So, with his possible takeover of the Canaries the talk of the county at the moment, just who is Peter Cullum, the man.
To be frank, I didn't know a great deal about Mr Cullum before his name cropped up when potential investors were being discussed ? as they have been for the past couple of years.
Once just reserved for Premier League clubs, having a Sugar Daddy is this year's fashion statement for us Championship lot. Marcus Evans down the road, Ray Ranson at Coventry, Steve Morgan at Wolves; the list goes on.
And, in Peter Cullum ? the billionaire owner of Towergate Insurance ? Norwich appear to have their very own saviour waiting in the wings.
He certainly ticks all the criteria boxes for the board. He's Norfolk born-and-bred, he's a Canary fan and you would like to think he has the best interests of the club at heart.
With his Towergate fortune said to be around the ?1.7bn mark, his wealth is sufficient to make a serious difference at this level.
And one look at an interview with BBC's 'Working Lunch' programme in 2005 will tell you that this man means business. You don't amass the fortune he has without having a sharp brain.
I was so impressed with Cullum during his BBC interview with Adrian Chiles, which can be viewed here: http://www.towergateunderwriting.co.uk/files/Peter-Cullum-Entrepreneur.wmv
Two minutes in and you can tell why this man was named the Ernst and Young UK Entrepreneur of the Year for 2005. He oozes confidence and charm but Cullum also has a steely determination about him. Could this be exactly what City need?
Throughout the online community, the City board are often criticised for a 'wishy washy' approach, that they lack ambition and do not possess sufficient leadership qualities.
We'll leave that for the messageboard boys to discuss but with Cullum, I can't imagine the same accusations being bandied about.
He has an imposing aura about him and a conviction through his words which fills you with confidence. In short, the powers that be at Carrow Road have to get him to the table.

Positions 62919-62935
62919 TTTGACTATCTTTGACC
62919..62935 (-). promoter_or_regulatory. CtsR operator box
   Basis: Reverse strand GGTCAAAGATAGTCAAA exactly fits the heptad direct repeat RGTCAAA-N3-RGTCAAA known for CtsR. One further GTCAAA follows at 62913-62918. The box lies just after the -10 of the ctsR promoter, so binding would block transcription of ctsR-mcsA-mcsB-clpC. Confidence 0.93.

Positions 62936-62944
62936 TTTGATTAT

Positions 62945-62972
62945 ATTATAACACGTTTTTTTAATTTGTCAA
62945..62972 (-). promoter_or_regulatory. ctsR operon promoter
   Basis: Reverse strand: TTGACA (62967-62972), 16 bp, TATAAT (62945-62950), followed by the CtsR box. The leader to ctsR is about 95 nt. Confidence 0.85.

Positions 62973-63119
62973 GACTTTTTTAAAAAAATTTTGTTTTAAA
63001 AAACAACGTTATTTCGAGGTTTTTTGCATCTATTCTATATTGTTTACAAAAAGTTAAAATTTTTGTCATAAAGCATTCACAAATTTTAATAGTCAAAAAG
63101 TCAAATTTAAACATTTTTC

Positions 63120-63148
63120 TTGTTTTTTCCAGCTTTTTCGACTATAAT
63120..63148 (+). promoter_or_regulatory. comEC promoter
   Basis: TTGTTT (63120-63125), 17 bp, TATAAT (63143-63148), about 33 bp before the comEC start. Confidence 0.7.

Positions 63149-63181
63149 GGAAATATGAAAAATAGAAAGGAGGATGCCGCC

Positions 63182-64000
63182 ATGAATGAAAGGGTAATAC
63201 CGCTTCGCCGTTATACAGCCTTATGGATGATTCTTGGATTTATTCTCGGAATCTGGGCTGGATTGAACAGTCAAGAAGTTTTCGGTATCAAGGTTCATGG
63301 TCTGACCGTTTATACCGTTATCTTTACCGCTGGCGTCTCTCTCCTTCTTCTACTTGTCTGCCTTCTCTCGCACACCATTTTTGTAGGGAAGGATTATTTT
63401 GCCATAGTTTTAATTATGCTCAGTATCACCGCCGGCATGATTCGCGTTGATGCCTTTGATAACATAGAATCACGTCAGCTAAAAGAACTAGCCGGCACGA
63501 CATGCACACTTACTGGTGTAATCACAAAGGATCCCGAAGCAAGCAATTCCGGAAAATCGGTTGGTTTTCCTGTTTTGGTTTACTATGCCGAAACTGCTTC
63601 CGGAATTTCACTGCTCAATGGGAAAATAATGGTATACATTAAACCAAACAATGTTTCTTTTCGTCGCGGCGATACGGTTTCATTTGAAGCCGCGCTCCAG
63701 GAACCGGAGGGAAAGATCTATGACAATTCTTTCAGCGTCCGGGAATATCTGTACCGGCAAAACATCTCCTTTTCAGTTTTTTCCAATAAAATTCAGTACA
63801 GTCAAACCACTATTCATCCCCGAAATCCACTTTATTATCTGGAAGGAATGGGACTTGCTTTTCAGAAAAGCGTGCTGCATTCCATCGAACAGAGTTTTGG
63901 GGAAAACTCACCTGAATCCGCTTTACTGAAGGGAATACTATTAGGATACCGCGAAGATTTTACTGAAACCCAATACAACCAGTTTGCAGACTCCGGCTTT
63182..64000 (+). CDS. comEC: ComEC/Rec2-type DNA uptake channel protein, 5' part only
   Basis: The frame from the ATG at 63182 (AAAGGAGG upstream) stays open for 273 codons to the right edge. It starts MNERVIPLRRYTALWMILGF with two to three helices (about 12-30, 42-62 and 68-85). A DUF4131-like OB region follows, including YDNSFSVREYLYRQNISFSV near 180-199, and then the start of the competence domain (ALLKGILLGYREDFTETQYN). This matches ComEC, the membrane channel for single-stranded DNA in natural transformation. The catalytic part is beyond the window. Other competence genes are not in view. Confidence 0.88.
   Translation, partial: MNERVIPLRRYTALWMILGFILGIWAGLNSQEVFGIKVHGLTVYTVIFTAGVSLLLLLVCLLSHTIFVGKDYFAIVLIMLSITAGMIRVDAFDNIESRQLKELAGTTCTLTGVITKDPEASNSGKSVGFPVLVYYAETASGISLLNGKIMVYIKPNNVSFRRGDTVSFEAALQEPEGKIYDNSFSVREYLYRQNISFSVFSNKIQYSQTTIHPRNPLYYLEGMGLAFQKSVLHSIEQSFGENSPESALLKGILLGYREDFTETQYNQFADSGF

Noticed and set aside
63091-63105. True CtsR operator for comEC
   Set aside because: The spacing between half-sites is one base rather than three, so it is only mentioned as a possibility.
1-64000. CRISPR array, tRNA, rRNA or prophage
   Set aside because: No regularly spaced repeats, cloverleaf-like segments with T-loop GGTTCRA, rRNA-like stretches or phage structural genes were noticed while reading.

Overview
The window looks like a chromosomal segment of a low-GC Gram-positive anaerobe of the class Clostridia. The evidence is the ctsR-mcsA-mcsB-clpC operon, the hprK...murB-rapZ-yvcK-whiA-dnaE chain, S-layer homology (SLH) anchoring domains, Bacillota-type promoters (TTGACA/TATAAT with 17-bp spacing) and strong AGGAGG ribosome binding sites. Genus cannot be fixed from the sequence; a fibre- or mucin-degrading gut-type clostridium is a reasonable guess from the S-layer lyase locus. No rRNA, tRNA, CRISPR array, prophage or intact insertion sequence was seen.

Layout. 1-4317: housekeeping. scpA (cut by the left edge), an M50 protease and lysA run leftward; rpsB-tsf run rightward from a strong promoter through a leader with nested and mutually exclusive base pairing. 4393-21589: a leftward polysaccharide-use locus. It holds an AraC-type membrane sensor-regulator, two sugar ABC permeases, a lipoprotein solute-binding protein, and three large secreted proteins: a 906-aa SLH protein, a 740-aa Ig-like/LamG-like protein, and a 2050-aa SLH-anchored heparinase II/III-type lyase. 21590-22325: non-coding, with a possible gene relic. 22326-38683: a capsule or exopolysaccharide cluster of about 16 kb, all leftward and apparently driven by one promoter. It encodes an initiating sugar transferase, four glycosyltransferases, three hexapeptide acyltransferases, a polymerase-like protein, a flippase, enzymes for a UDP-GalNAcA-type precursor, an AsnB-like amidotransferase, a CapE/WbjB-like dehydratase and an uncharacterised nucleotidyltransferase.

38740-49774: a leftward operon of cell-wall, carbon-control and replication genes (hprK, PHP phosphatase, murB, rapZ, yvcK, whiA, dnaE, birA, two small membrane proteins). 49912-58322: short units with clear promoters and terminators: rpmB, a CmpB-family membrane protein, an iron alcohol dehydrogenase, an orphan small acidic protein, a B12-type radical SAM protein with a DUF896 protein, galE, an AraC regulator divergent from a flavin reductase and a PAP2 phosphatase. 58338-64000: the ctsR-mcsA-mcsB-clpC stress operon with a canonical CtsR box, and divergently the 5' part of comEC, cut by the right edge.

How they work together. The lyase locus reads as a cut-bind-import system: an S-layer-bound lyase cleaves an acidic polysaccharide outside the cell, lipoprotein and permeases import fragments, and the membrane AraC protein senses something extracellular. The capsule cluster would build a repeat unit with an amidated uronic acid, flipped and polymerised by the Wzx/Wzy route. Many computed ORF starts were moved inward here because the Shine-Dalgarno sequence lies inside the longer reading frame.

The takeover of a football club can be a messy business, but in the interests of Norwich City, it makes sense to sit down like adults and see what can be done.
A man with his business acumen and wealth, who is a self-confessed supporter of the club, cannot be ignored. It will not be plain sailing however and things may not happen overnight.
Cullum himself admits that takeover deals are notoriously difficult to negotiate. We're talking big money here, big organisations, big football clubs.
And he revealed that, when scouting for acquisition prospects, a degree of subtlety is required. 'These deals take us quite a long time,” he said earlier this year, whilst discussing the process of expanding his Towergate empire.
“It isn't just a phone call and then we strike a deal, it's about courtship.” And it may be that some courtship needs to take place right here, right now.
It hasn't been a good start to proceedings. By signalling his intentions to the Eastern Daily Press yesterday, Cullum opened up a huge can of worms.
The club's statement on the official website last night, in which they effectively said “for ?56m Peter, the club is yours,” has provided today's major talking point.
And City fans, who, by and large, are for Cullum's arrival at the helm, will be hoping that negotiations can be conducted in a civil manner from now on.
But while, in my opinion, there has got to be a place for the Norfolk-born billionaire at Carrow Road, we must spare a thought for the current board in place.
The 'lack of ambition' argument will always be thrown at them, that's a given. And by resisting any Cullum-led takeover, they are leaving themselves open to all sorts of criticism. But they have done a hell of a lot of good. Keeping a football club beneath the Premier League solvent is an achievement in itself these days.
And majority shareholders Delia Smith and Michael Wynn Jones have sweated blood for the Canary cause since their arrival in 1996. Putting a lot of other business interests aside, the Smiths have spent most of their time and energy on their favourite football club.
This is before we even start talking about money. A loan here, a transfer fee there; it all adds up. Off the top of my head, the cash required for Cedric Anselin and Carl Robinson came from their pockets.
Delia was perceived to be City's saviour when the club so nearly went out of business at the end of the Robert Chase era and this must not be forgotten.
They will not take kindly to anyone trying to gain control at City 'on the cheap'. And, whilst it is a labour of love for them, they must not be ripped off.
After all the good they have done, why should they be? And that is why the two parties must come together and starting discussing realistic figures if this deal is to take place.
The Smiths deserve at least that. But, if they have taken the club as far as they can, the City fans deserve Peter Cullum.